Wednesday, March 3, 2010

Who should be responsible for genetic counseling?

Today, I read a GenomeWeb article regarding a debate on whether Myriad Genetics’ BRCA test (BRACAnalysis) should be interpreted by primary care physicians or genetic counselors. Myriad claims that primary care physicians can and should interpret the test results, but critics claim this can result in inaccurate interpretation of test results.

Certain mutations in BRCA1 or BRCA2 genes can lead to an increased risk of developing breast and/or ovarian cancer. I am trying to keep track of notes about BRCA risk here, and prevalence of high risk cancer genes here.  So, I welcome input from others, and I have modified some of the content in this paragraph since the original post.

At least one survey from Medco indicates “most [doctors] believe that personal genomic information can be useful in their care for patients and help them make treatment decisions [but] the majority said they do not know enough about such tests.” In contrast, a different survey reports that “community-based physicians appeared to be successful incorporating BRCA1/2 testing into their practices.” However, a majority of these doctors utilized the assistance of some sort of genetics expert when making decisions about patient care. Myriad also emphasizes the paucity of genetic counselors, but critics have pointed out that Myriad fails to inform doctors that telephone-based genetic counseling is available and, in fact, required by certain insurance companies such as United Healthcare and Aetna.

I do think patients should be given the option of talking to a genetic counselor, and I think most physicians would benefit from at least informally discussing the details of a specific genetic test with a genetics expert. In general, patients should always seek out second opinions if they do not feel comfortable with their physician’s advice, and I would also advocate that patients conduct some independent research. For example, the National Cancer Institute provides a lot of useful information on BRCA1/2.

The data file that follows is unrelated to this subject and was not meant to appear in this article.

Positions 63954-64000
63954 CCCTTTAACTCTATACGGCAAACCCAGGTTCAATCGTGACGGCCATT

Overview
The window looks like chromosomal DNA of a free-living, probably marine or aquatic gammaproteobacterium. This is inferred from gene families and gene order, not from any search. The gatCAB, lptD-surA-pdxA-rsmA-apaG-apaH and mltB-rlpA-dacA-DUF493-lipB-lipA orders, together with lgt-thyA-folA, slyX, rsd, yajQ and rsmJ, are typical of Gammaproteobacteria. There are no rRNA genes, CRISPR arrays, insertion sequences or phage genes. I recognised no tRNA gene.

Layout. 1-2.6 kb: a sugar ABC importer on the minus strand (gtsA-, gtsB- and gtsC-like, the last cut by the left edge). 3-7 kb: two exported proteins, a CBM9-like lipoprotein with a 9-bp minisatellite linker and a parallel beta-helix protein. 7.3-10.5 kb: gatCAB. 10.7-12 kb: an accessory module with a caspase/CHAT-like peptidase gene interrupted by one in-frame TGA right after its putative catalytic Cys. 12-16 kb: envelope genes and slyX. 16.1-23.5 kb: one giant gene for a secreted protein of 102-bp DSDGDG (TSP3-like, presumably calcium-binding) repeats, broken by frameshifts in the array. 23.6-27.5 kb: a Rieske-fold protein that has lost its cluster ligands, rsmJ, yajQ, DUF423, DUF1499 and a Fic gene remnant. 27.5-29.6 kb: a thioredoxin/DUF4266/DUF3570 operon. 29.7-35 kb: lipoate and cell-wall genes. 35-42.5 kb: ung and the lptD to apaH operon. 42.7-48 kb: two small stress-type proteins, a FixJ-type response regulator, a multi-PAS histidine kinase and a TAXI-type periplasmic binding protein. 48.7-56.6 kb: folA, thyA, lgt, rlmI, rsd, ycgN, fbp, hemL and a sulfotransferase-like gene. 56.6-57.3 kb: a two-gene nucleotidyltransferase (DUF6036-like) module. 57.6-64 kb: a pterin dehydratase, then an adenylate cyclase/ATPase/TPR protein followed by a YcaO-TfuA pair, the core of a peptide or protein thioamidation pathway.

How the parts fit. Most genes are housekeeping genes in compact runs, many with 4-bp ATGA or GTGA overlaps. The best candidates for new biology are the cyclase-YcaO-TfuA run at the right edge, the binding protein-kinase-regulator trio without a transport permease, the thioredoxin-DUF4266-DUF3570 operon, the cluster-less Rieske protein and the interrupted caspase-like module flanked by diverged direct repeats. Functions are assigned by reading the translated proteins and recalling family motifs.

More than 10 years after the original post, I think some of my impressions have changed.  However, I still believe that changes in medical training and public education about the role that genetic counselors can play in making medical decisions is important. I also still hope that legal intervention may not be necessary to improve the interpretation of medical diagnostics.

Change Log:

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4/23/2021 - add links to newer posts with notes about estimating BRCA risk / prevalence (since I think the numbers in the original post might have given the wrong impression).

Also, change concluding paragraph, which originally included this link, where I think I down-played the importance of oversight (and I myself have certainly been submitting FDA MedWatch reports for multiple more recent genomic results).


  1. Yale Cancer Counseling provides a great breakdown here:
    Thanks! Jordanna Joaquina, MS, CGC
    Director of Genetics/Co-Founder

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